And Then Suddenly Life Changes

Life has, quite suddenly, taken a dramatic turn.  Over the weekend I finally came to the decision that I cannot keep my business AND finish this book I’m writing AND work with Emma AND have the time to study this method of helping her, so that I can help others help her.  This feels like a good decision, the right decision, one I’ve been struggling with since last fall, but finally feel ready to take the actions to make this happen. So this morning as I looked around my studio, wondering how I was going to sort through everything and begin the process of dismantling a business and a working studio, I received a call from Emma’s school.  They are putting on a show next week and there have been some issues that required my presence.  As I’ve been going to her school every Tuesday afternoon in an attempt to teach some of the staff how to support her so she can write with them too, I left a little earlier than usual.

After school we met with the principal who asked Emma what she did for mother’s day, Emma wrote, “Mom helped me talk to my brother.”

“Oh!  What did you talk about,” the principal asked.

“We talked about whether Truman should have dropped the bomb on Hiroshima and Nagasaki,” Emma wrote.  Then she stood up and ran across the room, whipping her arms around like windmills before settling back in her chair.

It was decided that Emma needs to be in a classroom where she is being taught the same curriculum as her same age non autistic peers.  Except that she is not yet able to write with anyone at her school the way she can with me, so I volunteered to come in until someone can be trained.  It makes perfect sense.  But as Emma and I left her school yesterday, I thought to myself – what did I just agree to? It was one of those moments when the full weight of what you’ve committed to hits you and you think – am I going to be able to do this?  Really?  Can I do this?

Well, I guess we’ll see.  And for the next ten days I will get an interesting view into how her school does things.  And here’s the other thing…   There is nothing I could do that comes even close to being as important as finding a way for my daughter to communicate in a way that gives her greater access to this “awkward world” as she wrote the other day.  No book I might write, no piece of jewelry I might design, nothing comes close.

My life is suddenly no longer what it was.  I am nervous about going to her school with her and essentially being her one on one aide, but I am also really curious to see how it goes and I’m excited to see her in a class where, I’m hoping, she will be challenged.

Before we left school yesterday, the principal asked Emma whether she preferred being referred to as a young lady with autism or an Autistic young lady, Emma wrote, “I am an Autistic girl and proud of it.”

The principal smiled and asked, “Why do you prefer being called Autistic?”

“Because autism is part of me and can’t be removed,” Emma wrote.

“That makes sense,” her principal said.

I told the principal and assistant principal how fortunate we are that I have a number of friends who are Autistic, one of whom is like a sister to me.  And then Emma wrote, “They are my Autistic family.”

How lucky are we?

The journey continues…

Emma and Me

Emma and Me

59 responses to “And Then Suddenly Life Changes

  1. This is a super-amazing-fantastic step for everyone! Brilliant! I am on the edge of my seat waiting to see how it goes. I was actually going to offer that you and Emma could visit my own classroom this June when things calm down for the year so that she could get a sense of the tone/rigor/community of an actual gifted but still inclusive (we have gifted kids who are physically disabled, learning disabled, and emotionally disabled) grade-level curriculum classroom.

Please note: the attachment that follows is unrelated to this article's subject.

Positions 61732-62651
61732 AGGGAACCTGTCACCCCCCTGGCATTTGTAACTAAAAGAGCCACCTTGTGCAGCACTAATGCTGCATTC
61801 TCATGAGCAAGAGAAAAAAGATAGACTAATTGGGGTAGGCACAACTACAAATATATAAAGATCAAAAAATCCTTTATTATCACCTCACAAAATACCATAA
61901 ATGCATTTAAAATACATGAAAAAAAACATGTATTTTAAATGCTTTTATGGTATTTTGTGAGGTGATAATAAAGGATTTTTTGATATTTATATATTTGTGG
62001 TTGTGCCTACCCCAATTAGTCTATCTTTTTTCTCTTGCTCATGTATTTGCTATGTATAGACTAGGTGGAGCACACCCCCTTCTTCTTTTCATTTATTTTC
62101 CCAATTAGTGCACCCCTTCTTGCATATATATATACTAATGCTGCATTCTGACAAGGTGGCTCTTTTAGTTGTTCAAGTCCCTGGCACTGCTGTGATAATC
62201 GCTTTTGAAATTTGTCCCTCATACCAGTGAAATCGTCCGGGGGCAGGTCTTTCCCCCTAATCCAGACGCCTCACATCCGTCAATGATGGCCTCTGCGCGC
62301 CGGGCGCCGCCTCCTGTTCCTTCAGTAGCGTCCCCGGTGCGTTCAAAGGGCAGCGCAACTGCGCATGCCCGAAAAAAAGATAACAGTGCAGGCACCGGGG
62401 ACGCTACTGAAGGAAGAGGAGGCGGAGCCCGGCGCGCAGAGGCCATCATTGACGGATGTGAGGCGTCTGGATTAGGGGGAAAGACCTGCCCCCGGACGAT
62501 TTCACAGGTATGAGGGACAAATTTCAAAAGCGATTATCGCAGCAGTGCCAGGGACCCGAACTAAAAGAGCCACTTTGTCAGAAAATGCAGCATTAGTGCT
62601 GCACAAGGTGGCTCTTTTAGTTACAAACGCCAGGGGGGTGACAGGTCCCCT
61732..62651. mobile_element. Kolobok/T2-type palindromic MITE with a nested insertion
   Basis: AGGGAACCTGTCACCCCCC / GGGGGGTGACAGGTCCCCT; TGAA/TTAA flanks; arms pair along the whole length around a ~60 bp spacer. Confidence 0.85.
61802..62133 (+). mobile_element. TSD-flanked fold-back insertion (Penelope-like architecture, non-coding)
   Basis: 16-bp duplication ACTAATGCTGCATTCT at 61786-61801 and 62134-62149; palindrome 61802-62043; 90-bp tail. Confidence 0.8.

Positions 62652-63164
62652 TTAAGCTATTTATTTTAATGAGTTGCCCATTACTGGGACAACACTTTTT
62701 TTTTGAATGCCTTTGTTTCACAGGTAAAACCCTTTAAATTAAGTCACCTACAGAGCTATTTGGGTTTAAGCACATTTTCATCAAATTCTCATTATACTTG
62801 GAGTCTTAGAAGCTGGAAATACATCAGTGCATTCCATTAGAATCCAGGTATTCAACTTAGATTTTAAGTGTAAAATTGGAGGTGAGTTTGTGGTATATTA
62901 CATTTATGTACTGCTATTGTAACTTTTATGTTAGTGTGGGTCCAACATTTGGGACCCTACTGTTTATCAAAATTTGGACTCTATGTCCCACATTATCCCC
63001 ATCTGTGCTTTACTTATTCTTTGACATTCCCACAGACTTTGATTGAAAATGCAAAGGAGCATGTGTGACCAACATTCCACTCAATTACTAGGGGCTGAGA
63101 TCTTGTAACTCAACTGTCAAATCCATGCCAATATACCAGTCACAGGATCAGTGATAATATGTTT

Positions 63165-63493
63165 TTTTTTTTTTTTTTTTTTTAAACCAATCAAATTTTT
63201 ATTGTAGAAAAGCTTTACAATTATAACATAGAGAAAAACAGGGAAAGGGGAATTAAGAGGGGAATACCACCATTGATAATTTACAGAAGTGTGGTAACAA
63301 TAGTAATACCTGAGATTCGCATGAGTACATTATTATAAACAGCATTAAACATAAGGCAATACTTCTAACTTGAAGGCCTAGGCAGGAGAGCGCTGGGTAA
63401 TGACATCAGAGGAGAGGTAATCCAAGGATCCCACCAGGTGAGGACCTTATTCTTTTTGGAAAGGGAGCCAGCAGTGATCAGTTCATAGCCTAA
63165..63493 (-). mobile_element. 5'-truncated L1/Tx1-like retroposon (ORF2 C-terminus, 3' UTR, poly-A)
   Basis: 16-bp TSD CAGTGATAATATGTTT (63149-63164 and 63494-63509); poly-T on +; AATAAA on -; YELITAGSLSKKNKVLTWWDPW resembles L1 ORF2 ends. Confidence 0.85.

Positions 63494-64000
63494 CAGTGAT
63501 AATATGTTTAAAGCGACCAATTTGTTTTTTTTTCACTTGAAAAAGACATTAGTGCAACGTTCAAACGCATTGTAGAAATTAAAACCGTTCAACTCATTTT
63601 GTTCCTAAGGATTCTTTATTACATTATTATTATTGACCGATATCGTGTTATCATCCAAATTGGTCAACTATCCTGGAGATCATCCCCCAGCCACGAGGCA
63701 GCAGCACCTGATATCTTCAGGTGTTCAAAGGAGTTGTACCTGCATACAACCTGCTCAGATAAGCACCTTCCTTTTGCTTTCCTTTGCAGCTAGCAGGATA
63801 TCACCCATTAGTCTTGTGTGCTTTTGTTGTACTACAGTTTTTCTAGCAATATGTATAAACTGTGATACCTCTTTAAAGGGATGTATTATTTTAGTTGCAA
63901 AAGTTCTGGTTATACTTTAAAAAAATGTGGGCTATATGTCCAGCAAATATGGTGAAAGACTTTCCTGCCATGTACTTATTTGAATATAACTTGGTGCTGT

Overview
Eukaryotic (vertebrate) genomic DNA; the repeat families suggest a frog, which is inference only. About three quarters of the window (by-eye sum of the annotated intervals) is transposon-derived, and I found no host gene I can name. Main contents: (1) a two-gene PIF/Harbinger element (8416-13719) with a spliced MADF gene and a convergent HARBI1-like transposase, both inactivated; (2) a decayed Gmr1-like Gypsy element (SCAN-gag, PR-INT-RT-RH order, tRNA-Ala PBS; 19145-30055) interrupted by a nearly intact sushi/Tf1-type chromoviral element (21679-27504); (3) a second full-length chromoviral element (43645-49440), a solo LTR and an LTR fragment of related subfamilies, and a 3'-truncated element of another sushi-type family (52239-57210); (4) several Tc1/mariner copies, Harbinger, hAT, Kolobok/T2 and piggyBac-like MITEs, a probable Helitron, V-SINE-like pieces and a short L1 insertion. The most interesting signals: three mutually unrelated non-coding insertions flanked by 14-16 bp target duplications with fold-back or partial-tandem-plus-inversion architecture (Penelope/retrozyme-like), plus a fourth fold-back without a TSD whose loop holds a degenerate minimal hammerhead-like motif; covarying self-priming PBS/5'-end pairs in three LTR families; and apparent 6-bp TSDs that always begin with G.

2. You are indeed a lucky woman and family! What a brave choice to make. I love that life allows us to constantly alter our destination via the choices that we make!

  3. This sounds like a wonderful opportunity that I am sure will benefit Emma greatly. I have no doubt that you will prove more than able to meet this challenge and succeed: the two of you have achieved so much together already. xx

  4. W00t! May peace and relaxation and fun and excitement and satisfaction and contentment in the perfect measure keep coming to you and following you around like a happy puppy. Love, Ib

  5. Am happy-clapping inside. Such a good development.

  6. So happy for everyone! This is such a great choice, it wasn’t even a choice at all — it was simply doing the obvious. I love you, Ariane and Emma.

  7. It’s so hard to make these kinds of decisions, at least for me. And once made, the rest just rolls downhill. I am very close with my son for whom I made these kinds of time-altering choices, for whom I quit work for many years, to maintain his mental and physical health. It’s a freeing feeling to decide, and to commit, but that may not be as evident as it will be on your first day of hardcore “volunteering” or whatever it is we call it when we go all in for our children. My son is now 22. We have a strong bond and he seems on his way to a rewarding life. You are good to go! LIfe will unfold the right way for you.

  8. You are devoted and brave. I am an artist too, and it’s exceedingly difficult to divide my time between my daughter and my business. How wonderful you’re able to do this. Investing in Emma will also help to fuel the fire of creativity, and will help you both in the future. Sometimes you just have to let go and see where the current takes you…

  9. Bravo, Ariane. What an extraordinary road you and Emma are on….

  10. You made a decision you will never regret. How fortunate that Emma is willing to let you go to school with her, and that the school is open to learning RPM and open to letting you come in to help Emma use it at school. But for gosh sakes, next time could you just lead with your decision? As I was reading I was thinking, “oh no, she is going to stop blogging!”. Now THAT would have been sad, since I look forward to your posts every day and have learned so much from them. 🙂

  11. lilytigerheart

    So happy for you all! I am sure Emma is quite excited about this! Wishing you the best on this new road you are traveling! 🙂

  12. Wonderful. Thanks for sharing your ongoing journey. All best wishes to you and your family.

  13. I am so excited for Emma! and you! Having just discussed this briefly with you yesterday, that was quick! 🙂 but it’s an amazing opportunity for you both and I’m thrilled that you are able to do it.

  14. Awesome! Like the Rumi poem about the one thing you must do in your life. I’m excited for you and I might get censored for this, but Emma is really kicking some butt.